“Part of our learnings, as proposed by the region, is we’ll have mental health education. Also, we’ve already suspended the pre-evaluation in the first quarter of the school year. We’ll only have mid-quarter evaluation because it is also necessary to have an evaluation for us to improve,” he said.

“Before deployment, our newly-hired teachers should undergo a one-day orientation for them to be emotionally prepared,” Tenasas said.

“There is a popular adage, in order not to be stressed, eliminate the stressor,” he said.

He reminded the teachers and administrators not to be overwhelmed by their tasks.

At the end of the day, Tenasas said it is very important for anyone to reach out to their friends, family, or peers if they have problems in their workplaces.

He also admitted that “maybe experts can help us on what’s behind Malate’s action.”

Malate's suicide case is the second in the entire Eastern Visayas to date.

Depression-Suicide link

Christian Gloria, associate professor of public health at Hawaii Public University-Department of Public Health, said that “certainly, there is a strong link between depression and suicide.”

“Depression could be a result of various stressors. Sources of stress could be from work, could be from home, from relationships, from friends, could be from unmet expectations between what she thought her new career would be versus what it actually is (e.g., maybe workload is too high, maybe interpersonal situation at work is negative and unsupportive, could be a type of workplace where positive emotions are not experienced),” Gloria told SunStar Philippines.

“Research indicates that low-level employees tend to experience high levels of stress mainly because they lack any sense of control over their work/life circumstances. These stresses can and do accumulate overtime, and such chronic forms of stress can negatively impact our health, both physically and psychologically, which can then spiral downwards to worse conditions to a point where someone may feel helpless and hopeless that could lead them to decide to end their lives (from such a deep and dark place where they may believe that they can’t ever get out),” he added in an online interview Thursday, July 19.

According to Gloria, who is also the president of the Hawaii Public Health Association, “people who suffer from depression can appear to be fine.”

“Because of the stigma against mental health problems in the Filipino culture, people may simply ‘hide’ their suffering,” he added.

In the case of Malate, Gloria, who learned of the story in news reports, said that when the teacher “seemed to have backed out from routine task like lesson planning,” this could have been the point when she decided to end her life, when she allowed the weight and expectations of the world to get off of her shoulders (i.e., gave up or stopped her fight to continue).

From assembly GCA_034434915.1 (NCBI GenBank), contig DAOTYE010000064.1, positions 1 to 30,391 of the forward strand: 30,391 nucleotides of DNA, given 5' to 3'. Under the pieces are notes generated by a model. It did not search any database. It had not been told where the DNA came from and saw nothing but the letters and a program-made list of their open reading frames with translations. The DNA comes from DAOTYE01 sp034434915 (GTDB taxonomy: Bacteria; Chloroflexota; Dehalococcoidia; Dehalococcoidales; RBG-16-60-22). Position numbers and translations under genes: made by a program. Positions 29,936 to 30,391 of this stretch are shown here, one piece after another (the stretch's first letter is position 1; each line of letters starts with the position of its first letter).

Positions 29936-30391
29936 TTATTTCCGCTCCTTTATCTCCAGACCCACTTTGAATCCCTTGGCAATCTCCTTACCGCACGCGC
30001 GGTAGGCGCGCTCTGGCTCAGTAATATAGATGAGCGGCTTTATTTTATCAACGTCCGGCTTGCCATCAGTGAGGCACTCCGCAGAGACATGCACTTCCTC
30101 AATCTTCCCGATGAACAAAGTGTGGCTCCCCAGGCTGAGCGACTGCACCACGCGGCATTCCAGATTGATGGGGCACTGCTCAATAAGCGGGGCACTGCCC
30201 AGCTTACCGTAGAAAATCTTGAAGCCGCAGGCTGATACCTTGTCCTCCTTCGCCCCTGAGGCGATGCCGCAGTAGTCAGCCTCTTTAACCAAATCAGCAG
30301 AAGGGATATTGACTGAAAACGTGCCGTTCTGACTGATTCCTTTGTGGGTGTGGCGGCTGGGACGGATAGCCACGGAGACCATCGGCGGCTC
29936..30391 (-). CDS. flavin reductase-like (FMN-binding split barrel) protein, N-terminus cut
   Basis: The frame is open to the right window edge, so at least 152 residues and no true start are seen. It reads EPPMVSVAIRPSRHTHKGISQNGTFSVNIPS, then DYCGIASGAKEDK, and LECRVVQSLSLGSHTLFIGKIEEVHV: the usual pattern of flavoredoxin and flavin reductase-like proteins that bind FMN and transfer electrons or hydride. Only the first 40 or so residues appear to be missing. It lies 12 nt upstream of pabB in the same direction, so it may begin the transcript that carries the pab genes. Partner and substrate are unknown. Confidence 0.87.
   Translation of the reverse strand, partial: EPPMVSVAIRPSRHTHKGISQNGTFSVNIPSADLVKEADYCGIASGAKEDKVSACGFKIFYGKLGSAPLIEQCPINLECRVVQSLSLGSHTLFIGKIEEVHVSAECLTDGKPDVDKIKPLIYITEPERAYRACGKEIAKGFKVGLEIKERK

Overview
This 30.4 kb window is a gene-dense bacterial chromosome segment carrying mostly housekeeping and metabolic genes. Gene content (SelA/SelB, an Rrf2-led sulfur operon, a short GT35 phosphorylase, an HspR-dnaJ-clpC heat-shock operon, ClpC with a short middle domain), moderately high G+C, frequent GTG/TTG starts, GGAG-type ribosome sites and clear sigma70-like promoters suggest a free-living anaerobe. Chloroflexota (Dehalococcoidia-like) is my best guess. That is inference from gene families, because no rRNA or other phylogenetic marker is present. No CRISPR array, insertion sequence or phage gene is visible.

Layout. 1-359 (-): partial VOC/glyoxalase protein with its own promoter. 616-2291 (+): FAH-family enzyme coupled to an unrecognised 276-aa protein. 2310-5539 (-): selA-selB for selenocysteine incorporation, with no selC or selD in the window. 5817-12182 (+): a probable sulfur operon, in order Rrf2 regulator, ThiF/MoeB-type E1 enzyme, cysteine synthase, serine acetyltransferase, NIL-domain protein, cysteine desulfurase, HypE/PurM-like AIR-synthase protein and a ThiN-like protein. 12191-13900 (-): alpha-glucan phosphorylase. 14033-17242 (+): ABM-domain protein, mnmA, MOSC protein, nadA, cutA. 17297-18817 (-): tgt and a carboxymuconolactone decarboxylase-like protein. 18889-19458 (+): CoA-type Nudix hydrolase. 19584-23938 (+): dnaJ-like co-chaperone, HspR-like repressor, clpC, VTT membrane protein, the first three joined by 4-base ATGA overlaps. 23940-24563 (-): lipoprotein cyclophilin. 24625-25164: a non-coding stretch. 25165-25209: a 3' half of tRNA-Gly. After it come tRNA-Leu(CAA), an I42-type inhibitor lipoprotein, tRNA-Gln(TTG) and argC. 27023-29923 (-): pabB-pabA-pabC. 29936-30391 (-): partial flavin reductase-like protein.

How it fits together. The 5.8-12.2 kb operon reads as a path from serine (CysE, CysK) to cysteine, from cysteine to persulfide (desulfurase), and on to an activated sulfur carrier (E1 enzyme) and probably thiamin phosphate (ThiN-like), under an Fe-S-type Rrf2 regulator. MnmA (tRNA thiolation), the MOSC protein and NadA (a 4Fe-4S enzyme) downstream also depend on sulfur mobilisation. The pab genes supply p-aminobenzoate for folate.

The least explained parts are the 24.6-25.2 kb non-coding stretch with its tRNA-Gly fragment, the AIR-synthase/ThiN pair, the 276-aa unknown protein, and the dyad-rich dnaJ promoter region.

“I don’t know much about work conditions in the Philippines, or the work conditions specifically for teachers. But I can say, from my observations when I travel around the Philippines and visit schools, that workload for teachers (and even students) are exponentially higher compared to here in the US,” said the 36-year-old US-based professor who traced his roots from the Philippines.

“In addition to the high workload, high pressure, and high expectations, I had also wondered about other stresses outside of the workplace (e.g., stress with the very challenging public transportation, low wages, increasing cost of living, etc.),” he added.

“If she is new to the job/career, it's possible that she was already stressed/burned out/depressed before she started this job. It's possible that the additional stresses of the job served like the last straw that broke the camel's back. The additional work stress could have tipped the scale, to a point where she feels she can longer carry on,” Gloria said after going through the initial information shared by this reporter that may have caused Malate’s death.

Technology, boon or bane?

Meanwhile, Gloria opined on whether the modern technology is helpful or not in eliminating stress in one’s life particularly to the teachers.

“We teachers always joke about why we still feel so busy and overwhelmed even with the conveniences of the modern world. But the conveniences and fast pace only added pressure because now we are expected to get more things done,” he said.

Yet he said that in the case of Malate, “it could be just too much and too difficult for her to carry.”

“Overwhelmed and buried under. I worry for teachers and students there,” said Gloria while saying that he will be going to the Philippines soon in a hope to help conduct mental health research with the Angeles University Foundation.

Individuals suffering from depression and needing such assistance may call HopeLine Hotlines at (02) 804-HOPE (4673); 0917 558 HOPE (4673); and 2919 (toll-free number for all GLOBE and TM subscribers). (SunStar Philippines)